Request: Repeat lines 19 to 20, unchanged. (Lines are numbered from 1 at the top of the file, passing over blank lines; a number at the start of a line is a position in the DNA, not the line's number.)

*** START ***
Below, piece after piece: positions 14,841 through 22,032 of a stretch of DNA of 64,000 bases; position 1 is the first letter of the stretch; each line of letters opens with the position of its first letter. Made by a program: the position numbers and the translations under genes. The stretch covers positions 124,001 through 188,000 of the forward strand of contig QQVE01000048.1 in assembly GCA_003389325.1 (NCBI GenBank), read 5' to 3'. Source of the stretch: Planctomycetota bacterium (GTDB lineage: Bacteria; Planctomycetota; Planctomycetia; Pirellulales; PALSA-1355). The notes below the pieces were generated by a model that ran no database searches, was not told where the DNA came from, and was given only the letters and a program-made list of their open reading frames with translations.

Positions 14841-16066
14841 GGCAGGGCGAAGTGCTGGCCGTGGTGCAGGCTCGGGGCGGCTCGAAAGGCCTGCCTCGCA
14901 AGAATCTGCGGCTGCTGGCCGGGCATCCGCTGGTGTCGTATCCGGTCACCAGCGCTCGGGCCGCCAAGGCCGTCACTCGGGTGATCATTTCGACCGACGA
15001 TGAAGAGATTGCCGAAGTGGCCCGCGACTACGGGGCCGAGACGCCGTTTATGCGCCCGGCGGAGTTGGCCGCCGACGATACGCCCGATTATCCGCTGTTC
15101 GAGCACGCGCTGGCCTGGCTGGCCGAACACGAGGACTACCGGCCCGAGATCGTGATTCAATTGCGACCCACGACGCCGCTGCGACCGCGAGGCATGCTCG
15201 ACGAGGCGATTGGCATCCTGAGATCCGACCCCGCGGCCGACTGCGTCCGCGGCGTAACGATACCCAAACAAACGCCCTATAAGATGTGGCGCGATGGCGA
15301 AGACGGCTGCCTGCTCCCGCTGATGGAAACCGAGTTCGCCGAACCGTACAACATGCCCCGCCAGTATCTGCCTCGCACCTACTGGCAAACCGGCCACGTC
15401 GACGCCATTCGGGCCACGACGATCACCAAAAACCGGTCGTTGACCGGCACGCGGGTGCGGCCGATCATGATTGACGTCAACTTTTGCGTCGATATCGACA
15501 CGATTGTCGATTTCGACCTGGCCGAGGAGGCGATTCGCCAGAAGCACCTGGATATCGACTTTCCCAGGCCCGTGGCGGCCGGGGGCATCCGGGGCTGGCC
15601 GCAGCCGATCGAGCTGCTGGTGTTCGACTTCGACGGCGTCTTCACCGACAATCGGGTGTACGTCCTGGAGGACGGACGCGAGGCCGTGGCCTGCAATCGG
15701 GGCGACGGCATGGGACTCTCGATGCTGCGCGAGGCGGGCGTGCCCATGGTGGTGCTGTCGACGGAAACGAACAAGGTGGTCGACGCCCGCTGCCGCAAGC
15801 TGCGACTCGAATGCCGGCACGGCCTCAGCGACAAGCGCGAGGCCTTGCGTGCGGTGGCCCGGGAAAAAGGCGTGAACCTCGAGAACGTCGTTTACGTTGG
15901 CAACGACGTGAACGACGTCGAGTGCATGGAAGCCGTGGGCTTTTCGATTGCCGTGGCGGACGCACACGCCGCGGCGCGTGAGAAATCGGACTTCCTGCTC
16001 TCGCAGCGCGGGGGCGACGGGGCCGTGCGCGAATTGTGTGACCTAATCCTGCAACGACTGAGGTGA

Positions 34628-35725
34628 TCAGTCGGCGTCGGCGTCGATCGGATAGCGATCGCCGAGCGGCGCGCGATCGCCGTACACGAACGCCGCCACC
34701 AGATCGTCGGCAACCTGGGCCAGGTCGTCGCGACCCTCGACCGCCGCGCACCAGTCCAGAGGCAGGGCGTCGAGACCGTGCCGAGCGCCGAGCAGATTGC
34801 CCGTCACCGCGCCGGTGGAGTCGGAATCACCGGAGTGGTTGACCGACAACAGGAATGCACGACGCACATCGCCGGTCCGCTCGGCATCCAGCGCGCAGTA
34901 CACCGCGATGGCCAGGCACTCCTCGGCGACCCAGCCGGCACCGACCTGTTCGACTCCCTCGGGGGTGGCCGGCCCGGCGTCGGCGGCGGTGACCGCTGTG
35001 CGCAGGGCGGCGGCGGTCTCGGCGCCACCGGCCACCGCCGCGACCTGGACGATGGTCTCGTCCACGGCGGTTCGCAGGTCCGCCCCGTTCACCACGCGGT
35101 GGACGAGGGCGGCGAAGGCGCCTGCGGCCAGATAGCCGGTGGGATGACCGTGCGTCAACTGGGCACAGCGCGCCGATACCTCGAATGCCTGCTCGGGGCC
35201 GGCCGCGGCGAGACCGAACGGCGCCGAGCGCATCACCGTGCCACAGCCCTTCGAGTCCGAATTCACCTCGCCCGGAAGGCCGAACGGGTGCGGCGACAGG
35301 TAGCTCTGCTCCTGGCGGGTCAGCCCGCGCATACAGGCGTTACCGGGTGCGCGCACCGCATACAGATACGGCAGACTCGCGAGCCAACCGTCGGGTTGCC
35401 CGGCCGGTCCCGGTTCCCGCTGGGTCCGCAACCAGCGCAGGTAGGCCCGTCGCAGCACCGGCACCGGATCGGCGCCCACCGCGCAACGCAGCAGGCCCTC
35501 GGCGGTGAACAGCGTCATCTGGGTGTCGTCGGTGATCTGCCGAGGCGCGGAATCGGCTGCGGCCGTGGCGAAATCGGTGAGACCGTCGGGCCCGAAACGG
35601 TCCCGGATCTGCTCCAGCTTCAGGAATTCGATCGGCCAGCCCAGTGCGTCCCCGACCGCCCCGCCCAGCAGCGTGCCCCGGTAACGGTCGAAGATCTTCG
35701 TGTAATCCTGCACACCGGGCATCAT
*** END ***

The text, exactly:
34801 CCGTCACCGCGCCGGTGGAGTCGGAATCACCGGAGTGGTTGACCGACAACAGGAATGCACGACGCACATCGCCGGTCCGCTCGGCATCCAGCGCGCAGTA
34901 CACCGCGATGGCCAGGCACTCCTCGGCGACCCAGCCGGCACCGACCTGTTCGACTCCCTCGGGGGTGGCCGGCCCGGCGTCGGCGGCGGTGACCGCTGTG